The critique gives no space to shot composition and shot selection. The director followed a distinct visual style. The teachers are shown mostly in close-up, low angle shots, which give the authority figures an ominous look. The students are usually shot below the waist or from behind where they are sitting, grouping the students into a mass, which aids in the films argument that mass conformity is the burden the students are faced with. Students are only given a face when they choose to express themselves. The director then pulls out into a full frame composition highlighting both their faces and bodies, placing them in a far more sympathetic light then the teachers they are facing. It is also important to note the effort that went into reducing the impact that the filmmakers themselves had on the events that took place within the film. The filmmakers spent half a year beforehand integrating into everyday school life so that the situations and scenes would be natural and not reactionary to the camera’s eye. Perhaps if the original critique had noted these formal aspects of the filmmaking process, it would have concluded that the film was extremely well filmed and edited direct cinema piece that effectively captured high school life.
A semiotic analysis of the film, specifically what the film denotes and connotes. Like Barthes’s argument that “each moment in wrestling is [like] algebra which instantaneously unveils the relationship between a cause and its represented effect” (Barthes, 18), Wiseman shows High School as an organism that reveals each moment as a cause and studies its effect. The original critique, “Practice Review” deals with the denotative and connotative effects of High School but does not categorize the film into the two classes. The introduction states that High School is a “raw portrait of an American high school located in North East Philadelphia” (1). I would also suggest that the writer include a more descriptive vision of the school. The school itself is a modern, non-descript brick building meant for maximum capacity, and sticks out amongst the suburban setting. The essay also denotes the every day life of school where “students hurdle through their different classes” (1) and where physical education is where “the girls dance in ordered lines, while the boys run around in a giant group trying to keep a giant ball in the air” (1). The critique also reveals the connotative effect that the film has on the viewer when he states that “what the film quickly dispels is the myth that the high school is a creative and critical outlet for the youth of America” (2). I would also suggest that the reviewer should have gone further and examined the deeper ideological effects of the school, which will be examined below.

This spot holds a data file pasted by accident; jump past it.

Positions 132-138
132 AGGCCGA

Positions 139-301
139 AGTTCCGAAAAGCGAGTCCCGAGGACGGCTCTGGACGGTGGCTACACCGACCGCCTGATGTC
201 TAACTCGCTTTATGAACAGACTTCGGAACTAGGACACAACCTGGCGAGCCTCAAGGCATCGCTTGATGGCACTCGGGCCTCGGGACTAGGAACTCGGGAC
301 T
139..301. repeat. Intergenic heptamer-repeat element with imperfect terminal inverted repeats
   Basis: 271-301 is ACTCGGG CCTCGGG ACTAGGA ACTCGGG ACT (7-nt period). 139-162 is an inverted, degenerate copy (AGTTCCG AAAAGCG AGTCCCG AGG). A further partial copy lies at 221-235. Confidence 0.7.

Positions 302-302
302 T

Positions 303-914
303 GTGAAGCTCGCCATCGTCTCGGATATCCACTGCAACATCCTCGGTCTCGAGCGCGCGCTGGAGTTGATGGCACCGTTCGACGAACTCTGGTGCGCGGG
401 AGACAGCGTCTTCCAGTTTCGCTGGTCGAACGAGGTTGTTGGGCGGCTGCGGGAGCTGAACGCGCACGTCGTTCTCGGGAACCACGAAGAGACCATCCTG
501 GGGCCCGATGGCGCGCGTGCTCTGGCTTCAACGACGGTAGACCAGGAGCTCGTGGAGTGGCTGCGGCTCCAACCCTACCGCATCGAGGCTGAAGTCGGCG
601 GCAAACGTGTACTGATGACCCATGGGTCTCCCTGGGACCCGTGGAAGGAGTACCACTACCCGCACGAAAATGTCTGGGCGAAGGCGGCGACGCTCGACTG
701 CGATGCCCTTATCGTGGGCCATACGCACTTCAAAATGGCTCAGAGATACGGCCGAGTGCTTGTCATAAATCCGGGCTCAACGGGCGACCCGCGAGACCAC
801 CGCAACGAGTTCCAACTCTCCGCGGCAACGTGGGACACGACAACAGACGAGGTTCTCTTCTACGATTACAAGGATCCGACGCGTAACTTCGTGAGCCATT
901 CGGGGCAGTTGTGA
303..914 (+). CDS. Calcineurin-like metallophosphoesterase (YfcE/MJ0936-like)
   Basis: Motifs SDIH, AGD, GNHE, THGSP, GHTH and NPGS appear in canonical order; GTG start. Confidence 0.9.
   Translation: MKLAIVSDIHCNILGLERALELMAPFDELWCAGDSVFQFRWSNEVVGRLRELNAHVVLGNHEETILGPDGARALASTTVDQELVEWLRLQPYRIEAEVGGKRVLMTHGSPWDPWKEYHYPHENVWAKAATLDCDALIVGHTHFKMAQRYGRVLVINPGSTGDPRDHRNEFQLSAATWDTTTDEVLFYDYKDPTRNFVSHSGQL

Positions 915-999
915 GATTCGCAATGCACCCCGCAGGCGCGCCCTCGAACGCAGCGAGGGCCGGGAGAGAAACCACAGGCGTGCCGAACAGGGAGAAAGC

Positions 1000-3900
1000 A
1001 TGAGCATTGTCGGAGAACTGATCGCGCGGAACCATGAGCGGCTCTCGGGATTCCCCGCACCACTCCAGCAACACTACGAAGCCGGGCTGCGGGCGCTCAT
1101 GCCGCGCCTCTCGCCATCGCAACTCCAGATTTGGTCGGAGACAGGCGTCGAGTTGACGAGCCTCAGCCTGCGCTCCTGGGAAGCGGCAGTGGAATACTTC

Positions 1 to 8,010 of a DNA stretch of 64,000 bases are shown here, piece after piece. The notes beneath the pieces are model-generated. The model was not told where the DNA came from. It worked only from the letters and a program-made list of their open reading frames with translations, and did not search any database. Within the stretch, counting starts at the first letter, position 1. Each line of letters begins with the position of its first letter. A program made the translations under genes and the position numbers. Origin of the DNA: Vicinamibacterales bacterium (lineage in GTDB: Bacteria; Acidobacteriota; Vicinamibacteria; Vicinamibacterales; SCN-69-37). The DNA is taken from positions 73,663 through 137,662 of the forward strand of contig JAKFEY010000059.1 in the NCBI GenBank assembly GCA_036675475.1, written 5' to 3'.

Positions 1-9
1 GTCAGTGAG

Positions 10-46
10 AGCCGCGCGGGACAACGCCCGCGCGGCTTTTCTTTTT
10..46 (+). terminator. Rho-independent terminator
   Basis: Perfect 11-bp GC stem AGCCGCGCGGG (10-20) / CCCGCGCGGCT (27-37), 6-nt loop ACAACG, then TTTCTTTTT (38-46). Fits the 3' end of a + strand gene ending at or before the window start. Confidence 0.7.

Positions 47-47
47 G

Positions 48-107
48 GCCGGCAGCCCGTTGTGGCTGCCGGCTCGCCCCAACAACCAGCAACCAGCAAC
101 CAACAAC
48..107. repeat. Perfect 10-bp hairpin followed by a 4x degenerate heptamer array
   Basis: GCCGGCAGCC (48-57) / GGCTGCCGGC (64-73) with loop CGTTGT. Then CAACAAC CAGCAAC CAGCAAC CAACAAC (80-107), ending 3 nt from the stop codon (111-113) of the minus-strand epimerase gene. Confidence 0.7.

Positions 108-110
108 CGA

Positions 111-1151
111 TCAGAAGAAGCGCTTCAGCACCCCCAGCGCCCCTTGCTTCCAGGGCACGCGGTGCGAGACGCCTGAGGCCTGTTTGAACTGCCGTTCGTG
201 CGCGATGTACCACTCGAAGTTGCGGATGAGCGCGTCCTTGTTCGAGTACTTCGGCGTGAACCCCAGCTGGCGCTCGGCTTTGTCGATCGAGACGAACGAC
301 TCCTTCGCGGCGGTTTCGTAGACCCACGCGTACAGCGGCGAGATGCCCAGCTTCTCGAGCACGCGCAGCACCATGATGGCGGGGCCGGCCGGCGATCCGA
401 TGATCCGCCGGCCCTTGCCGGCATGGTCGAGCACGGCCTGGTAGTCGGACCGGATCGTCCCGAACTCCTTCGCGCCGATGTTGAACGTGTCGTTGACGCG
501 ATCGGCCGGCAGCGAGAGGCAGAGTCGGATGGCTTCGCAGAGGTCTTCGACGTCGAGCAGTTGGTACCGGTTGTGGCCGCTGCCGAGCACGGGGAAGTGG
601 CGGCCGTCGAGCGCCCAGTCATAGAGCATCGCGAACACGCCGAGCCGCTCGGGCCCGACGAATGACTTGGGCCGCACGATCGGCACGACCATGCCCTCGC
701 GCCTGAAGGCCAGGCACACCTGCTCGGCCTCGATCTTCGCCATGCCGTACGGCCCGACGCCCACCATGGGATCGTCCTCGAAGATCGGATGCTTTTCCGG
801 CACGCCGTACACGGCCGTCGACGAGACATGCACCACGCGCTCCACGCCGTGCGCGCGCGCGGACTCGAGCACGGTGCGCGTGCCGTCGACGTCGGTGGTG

Guillory argues in “The Ideology of Canon-Formation” that ideology is conceived “as an unconscious ‘system of representations’” (338) and then goes on to argue that “it is not at all evident what sort of ‘truth’ is produced by a critique of ideology, except that such truth aspires to overcome the philosophical antitheses between fact and value” (338). I argue that the “Practice Review” could not overcome
----------------this is a break where I will be adding ideological crit later-------------------------------------
The most egregious error of “Practice Review” was the complete exclusion of a postmodernist critique. High School can be analyzed using the five principles of postmodernism; 1. A Breakdown of the distinction between culture and society, 2. An emphasis on style rather than substance, 3. A breakdown of high and low culture, 4. Confusion over space and time, and 5. The decline of the Meta-Narrative.
The distinction between culture and society is blurred in High School. Teen culture of the 60’s is shown to be one of greater personal expression, be that artistically, politically, or sexually. The high school system seeks to downplay this expression and grind societal expectations into the heads of the students. The film itself does not breakdown the distinction so much as the teachers and the school system attempts to do so in the film.
Direct cinema is considered to be realist cinema, or a form which places substance above style. I would argue that High School is in fact an exercise of style over substance. When broken down in a formal analysis the film is composed of five minute scenes with random interactions between students and teachers. The film shares no cohesive narrative and asks no questions and provides no answers. The argument that the editing achieves the effect of providing substance is rightly questioned in the original critique: “Wiseman’s practice of editing the way he did undermines his whole attempt at realistically portraying the high school environment and classes himself in the same light as the teachers” (3). Perhaps a shift in technique towards a classical documentary feel would have provided more substance and help express what the filmmaker wanted to say.